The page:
Fast forward to the summer of 2009. I was on a family vacation with my wife, Deb, and our son, Ian, who was thirteen years old at the time. We flew in and out of Milan and rented a car. The plan was to climb two high points: Monte Titano in San Marino (as a family) and the Grossglockner in Austria (with just me and Ian). We also planned to spend some time in Bled, Slovenia, as well as Interlaken and Zermatt in Switzerland, finishing up at Lake Como in Italy. We arrived in Zermatt at noon on August 16th, and the first thing I said was, “Let’s go to the Guide Services Building and see what the Matterhorn situation is.” Somehow, my family wasn’t surprised.
At Guide Services, I inquired about the possibility of organizing a Matterhorn climb. The clerk explained that the process normally takes a few days, and that a guide would have to take me on a practice climb in order to check my skills and make sure I was acclimatized to the altitude before attempting the Matterhorn. In response, I told her that I was in Zermatt for two nights, that I was acclimatized since I had just summitted the Grossglockner, that my skills were solid, and I that I was hiring a guide primarily for route-finding. She said that it was most likely not going to be possible, but that she would make some calls & call me if anything was available.
I didn’t have a phone, and I didn’t have a hotel, but I told her I’d get a hotel and check back with her. It took about an hour to get a hotel room, and as soon as we were settled, we went back to the Guide Services Building to let the woman know where we were staying. She had managed to arrange a guide for me for the next day. However, I had to get to the alpine hut at the mountain’s base by dinner time. I would meet my guide, Haraud, at dinner, and we would plan the climb.
I paid my fee, got my receipt, and had a few hours to organize my gear. I had all the proper clothes. I rented a helmet, harness & crampons, as I had at the Grossglockner. There were no boots to rent, so I bought a new pair. Normally, it’s a bad idea to attempt a serious climb in a brand-new pair of boots, because footwear that hasn’t been broken in can cause serious blisters, but I had no other option and I knew I could make it work. I packed for my climb back at the hotel, and Deb and Ian took the tram to the base of the mountain with me. Rather than hiking the rest of the way up to the hut, they took the tram back down right away, so they wouldn’t have to risk missing the last ride and walking down to Zermatt like I did in 1997!
I hiked to the hut, had dinner, and met Haraud. There were about thirty climbers and guides at the hut, one guide for each climber. After dinner, the guides checked their clients’ equipment and edited what they were going to carry in their packs on the climb. This largely consisted of them going through their clients’ packs and throwing out all of the equipment that they deemed excessive and unnecessary. I was the only one who didn’t have anything taken out, as I tend to pack light. It was pretty funny to watch the clients trying to negotiate with their guides over what they could and couldn’t carry; many of them tried to insist on carrying extra gear, even though the guides repeatedly explained that this gear was extraneous and would only add weight to their packs and serve to slow them down.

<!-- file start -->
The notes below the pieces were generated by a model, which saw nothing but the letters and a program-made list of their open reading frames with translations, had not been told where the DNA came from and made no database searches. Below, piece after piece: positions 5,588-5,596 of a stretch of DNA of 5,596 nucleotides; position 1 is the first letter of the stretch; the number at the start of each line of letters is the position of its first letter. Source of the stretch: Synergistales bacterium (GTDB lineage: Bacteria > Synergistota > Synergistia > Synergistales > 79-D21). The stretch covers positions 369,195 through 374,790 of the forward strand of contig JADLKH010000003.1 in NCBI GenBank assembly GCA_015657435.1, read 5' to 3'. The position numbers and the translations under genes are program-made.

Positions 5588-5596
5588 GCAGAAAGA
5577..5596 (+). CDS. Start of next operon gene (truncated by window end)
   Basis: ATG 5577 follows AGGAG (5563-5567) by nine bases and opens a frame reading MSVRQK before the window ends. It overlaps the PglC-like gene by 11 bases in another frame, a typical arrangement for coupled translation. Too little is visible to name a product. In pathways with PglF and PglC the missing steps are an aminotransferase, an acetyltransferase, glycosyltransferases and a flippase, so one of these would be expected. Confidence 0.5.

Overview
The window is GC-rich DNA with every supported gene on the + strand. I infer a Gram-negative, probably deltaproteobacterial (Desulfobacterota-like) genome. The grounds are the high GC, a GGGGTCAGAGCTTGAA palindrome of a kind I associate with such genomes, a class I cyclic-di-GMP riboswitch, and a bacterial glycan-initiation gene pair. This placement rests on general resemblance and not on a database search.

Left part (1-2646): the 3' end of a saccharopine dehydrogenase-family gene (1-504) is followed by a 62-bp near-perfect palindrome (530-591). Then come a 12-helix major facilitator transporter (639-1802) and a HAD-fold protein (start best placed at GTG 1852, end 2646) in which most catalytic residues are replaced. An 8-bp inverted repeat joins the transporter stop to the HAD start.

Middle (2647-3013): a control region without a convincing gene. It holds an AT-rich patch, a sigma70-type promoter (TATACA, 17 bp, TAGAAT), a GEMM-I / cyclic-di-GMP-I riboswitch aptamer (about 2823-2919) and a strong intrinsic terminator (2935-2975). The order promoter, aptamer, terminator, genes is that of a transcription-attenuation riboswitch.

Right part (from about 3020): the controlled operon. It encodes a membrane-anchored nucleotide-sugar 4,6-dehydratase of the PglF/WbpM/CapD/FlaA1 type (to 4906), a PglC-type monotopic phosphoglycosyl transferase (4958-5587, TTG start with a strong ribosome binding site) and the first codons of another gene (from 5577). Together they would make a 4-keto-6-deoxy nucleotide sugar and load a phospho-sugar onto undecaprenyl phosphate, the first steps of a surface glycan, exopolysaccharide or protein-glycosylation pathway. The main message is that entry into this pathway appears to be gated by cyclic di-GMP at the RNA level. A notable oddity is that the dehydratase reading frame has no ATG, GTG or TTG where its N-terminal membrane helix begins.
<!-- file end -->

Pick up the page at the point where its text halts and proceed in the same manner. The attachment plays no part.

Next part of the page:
Haraud did look a little skeptical when he saw my boots. He turned to me and asked, “Are these new?” I looked at him, nodded, and said, “Yes. Trust me, it won’t be a problem.” No further discussion was needed. We arranged our start time for the next morning, then went to sleep.
The day of our climb, the weather was perfect. Haraud and I were among the first teams to reach the summit. The climb was a ton of fun. Interestingly, the Matterhorn guides don’t believe in using ice axes when they climb. They consider ice axes a mental crutch more than a useful tool, and think they have the potential to create problems. The shoulder of the mountain was a sheet of solid ice, and at first, I felt a little naked and exposed without my ice axe. Still, we got up and down quickly and uneventfully; we were back at the hut by 9:30am. Haraud invited me to have breakfast with him, but I declined. Instead, I took the tram back down (much more pleasant than running in the dark!) to meet up with Deb and Ian, and to get back to our family vacation. My unfinished business with the Matterhorn was finally resolved. I was officially…
Fred Zalokar: Licensed to Climb.